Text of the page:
Nathan (vovat) wrote,

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O'Reilly vs. Tollydiggle

Somehow, Bill O'Reilly has the uncanny ability to come off as crazy even when I basically agree with him. In Chapter Nine of Culture Warrior, he describes a case in which someone raped a little girl, and was sentenced by Judge Edward Cashman to only sixty days in prison. I can agree that that's absurd. But O'Reilly doesn't stop there. Instead, he keeps going, and argues that the whole idea of criminal rehabilitation (or "restorative justice") is stupid, referring to a system in which people "believe in 'repairing harm' for both the victim and the offender" as "madness." Now, I seriously doubt that this child rapist can become a productive member of society. I also think, however, that therapy for such people is a good idea, because even if THEY learn nothing, mental health professionals can learn about THEM, and perhaps find ways to avoid similar situations in the future. And really, if this guy were locked up in a mental institution, he'd still be away from society, under heavy guard, and supported by taxpayer money. If O'Reilly's accounts are correct, this judge made some bad decisions, but I agree with him that "punishment is not enough," at least not in many situations.

One thing that I find particularly interesting is that, when criticizing Cashman, O'Reilly says that "[m]aybe in the Land of Oz," he'd be "a 'competent, caring, and conservative' trial judge." What's funny about that is that my favorite Oz book, The Patchwork Girl of Oz, has a significant bit about "restorative justice." In Chapter 15, the Emerald City jailer Tollydiggle says:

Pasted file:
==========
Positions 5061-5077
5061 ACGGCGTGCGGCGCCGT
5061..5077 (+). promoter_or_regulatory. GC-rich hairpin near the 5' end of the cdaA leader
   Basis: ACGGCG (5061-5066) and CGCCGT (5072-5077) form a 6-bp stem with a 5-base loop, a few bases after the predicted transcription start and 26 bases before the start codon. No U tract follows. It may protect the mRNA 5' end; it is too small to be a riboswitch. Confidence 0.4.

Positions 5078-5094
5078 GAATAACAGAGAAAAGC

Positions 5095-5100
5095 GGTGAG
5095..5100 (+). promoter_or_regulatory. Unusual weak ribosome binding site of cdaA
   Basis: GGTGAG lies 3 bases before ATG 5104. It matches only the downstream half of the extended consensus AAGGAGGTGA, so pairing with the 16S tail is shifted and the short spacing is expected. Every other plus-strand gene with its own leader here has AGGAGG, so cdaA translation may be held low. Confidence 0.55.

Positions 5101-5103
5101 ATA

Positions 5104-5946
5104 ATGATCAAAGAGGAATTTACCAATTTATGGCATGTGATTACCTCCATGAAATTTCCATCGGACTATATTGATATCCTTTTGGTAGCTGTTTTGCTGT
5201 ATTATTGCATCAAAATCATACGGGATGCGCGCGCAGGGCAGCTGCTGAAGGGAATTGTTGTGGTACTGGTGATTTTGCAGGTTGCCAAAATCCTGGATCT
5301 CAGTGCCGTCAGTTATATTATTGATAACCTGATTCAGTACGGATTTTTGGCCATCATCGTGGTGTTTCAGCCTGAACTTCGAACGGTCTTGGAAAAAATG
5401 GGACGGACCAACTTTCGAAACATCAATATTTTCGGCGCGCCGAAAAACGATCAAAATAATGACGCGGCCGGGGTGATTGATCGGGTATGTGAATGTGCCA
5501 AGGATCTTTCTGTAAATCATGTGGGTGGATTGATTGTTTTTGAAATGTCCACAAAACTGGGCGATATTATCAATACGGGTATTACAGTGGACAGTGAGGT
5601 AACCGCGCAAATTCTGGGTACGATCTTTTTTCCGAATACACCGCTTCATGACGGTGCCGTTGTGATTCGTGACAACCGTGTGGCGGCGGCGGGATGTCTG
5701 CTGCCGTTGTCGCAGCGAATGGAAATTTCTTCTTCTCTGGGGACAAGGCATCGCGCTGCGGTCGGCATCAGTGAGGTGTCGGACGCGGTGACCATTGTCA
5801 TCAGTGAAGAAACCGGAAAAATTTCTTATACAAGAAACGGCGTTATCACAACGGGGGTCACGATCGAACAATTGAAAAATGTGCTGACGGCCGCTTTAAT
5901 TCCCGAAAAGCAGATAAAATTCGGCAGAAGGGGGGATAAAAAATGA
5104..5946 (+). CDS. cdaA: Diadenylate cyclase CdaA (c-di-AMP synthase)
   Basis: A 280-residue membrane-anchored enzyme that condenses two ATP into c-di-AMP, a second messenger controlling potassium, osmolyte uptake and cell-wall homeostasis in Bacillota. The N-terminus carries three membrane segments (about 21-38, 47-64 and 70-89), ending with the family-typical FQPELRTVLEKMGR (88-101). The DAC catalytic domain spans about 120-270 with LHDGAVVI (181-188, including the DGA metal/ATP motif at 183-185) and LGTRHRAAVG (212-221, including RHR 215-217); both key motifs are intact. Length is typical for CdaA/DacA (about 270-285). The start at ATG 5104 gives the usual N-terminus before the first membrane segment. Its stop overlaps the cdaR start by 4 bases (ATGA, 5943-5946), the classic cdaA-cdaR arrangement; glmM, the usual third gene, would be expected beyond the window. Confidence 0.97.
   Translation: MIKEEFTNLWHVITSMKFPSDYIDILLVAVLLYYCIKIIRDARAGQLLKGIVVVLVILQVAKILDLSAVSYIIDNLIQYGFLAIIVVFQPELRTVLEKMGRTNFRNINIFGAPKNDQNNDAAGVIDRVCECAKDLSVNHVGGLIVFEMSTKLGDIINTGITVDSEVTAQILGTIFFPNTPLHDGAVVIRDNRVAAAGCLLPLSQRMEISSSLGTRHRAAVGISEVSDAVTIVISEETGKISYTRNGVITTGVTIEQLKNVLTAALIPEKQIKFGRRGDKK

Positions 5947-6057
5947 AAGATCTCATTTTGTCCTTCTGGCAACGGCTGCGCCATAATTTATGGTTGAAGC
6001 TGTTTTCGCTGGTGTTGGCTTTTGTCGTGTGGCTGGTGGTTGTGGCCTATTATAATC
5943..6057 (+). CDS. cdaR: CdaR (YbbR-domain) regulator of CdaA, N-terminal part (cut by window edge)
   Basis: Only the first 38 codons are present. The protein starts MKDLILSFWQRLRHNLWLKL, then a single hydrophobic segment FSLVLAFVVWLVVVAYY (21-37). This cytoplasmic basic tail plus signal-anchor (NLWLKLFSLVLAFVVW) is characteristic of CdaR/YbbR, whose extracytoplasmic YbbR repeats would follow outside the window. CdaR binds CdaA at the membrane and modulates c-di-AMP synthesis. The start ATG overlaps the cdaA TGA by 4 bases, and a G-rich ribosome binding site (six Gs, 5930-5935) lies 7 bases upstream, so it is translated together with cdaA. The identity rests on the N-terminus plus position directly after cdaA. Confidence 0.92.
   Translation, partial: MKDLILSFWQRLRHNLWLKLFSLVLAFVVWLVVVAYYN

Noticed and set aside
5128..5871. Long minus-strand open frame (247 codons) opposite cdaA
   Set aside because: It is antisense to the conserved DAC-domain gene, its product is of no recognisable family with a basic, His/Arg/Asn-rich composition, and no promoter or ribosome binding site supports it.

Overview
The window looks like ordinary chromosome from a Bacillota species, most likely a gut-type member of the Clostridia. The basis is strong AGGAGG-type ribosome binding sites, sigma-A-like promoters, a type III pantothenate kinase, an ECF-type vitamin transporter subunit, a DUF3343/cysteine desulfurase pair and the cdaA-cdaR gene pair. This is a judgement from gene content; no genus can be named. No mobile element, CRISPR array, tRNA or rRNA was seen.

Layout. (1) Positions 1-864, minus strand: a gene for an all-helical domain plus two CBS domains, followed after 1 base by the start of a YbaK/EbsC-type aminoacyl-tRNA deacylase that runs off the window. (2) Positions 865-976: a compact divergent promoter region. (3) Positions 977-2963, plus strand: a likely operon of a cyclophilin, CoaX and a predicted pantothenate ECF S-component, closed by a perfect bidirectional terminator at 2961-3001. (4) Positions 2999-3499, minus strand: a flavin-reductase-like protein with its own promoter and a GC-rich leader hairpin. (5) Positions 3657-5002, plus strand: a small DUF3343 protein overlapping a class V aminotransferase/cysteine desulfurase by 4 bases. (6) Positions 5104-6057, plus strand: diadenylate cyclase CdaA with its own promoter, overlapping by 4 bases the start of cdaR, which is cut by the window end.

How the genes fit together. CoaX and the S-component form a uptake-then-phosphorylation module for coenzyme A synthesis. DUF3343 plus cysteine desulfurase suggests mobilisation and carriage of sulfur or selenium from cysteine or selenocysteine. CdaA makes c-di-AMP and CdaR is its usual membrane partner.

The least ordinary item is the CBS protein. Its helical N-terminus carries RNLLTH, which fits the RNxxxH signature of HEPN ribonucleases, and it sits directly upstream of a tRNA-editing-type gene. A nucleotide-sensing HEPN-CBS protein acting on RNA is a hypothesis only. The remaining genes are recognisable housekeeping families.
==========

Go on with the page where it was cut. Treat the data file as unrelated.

"We consider a prisoner unfortunate. He is unfortunate in two ways--because he has done something wrong and because he is deprived of his liberty. Therefore we should treat him kindly, because of his misfortune, for otherwise he would become hard and bitter and would not be sorry he had done wrong. Ozma thinks that one who has committed a fault did so because he was not strong and brave; therefore she puts him in prison to make him strong and brave. When that is accomplished he is no longer a prisoner, but a good and loyal citizen and everyone is glad that he is now strong enough to resist doing wrong. You see, it is kindness that makes one strong and brave; and so we are kind to our prisoners."

So maybe Cashman really WOULD be a good judge in the Land of Oz. O'Reilly also uses an Oz reference when talking about Nancy Pelosi in Chapter Eleven, saying, "She is a top S-P standard-bearer who lives in a virtual Land of Oz. And to her I have only one thing to say: You better knock it off, lady, or I'll throw water on you and take your shoes." Wait, I thought the Wicked Witch wanted to take DOROTHY'S shoes. Well, except in the movie, the two Wicked Witches were sisters (something that wasn't mentioned in the book), so the one from the West presumably had more legal right to the shoes than anyone else did. But Billie Burke's Glinda gave them to Dorothy, and then didn't even tell her she could use them to get home until after she'd been repeatedly threatened with all kinds of harm. Makes you wonder who the true villain of the film is, doesn't it? But I digress.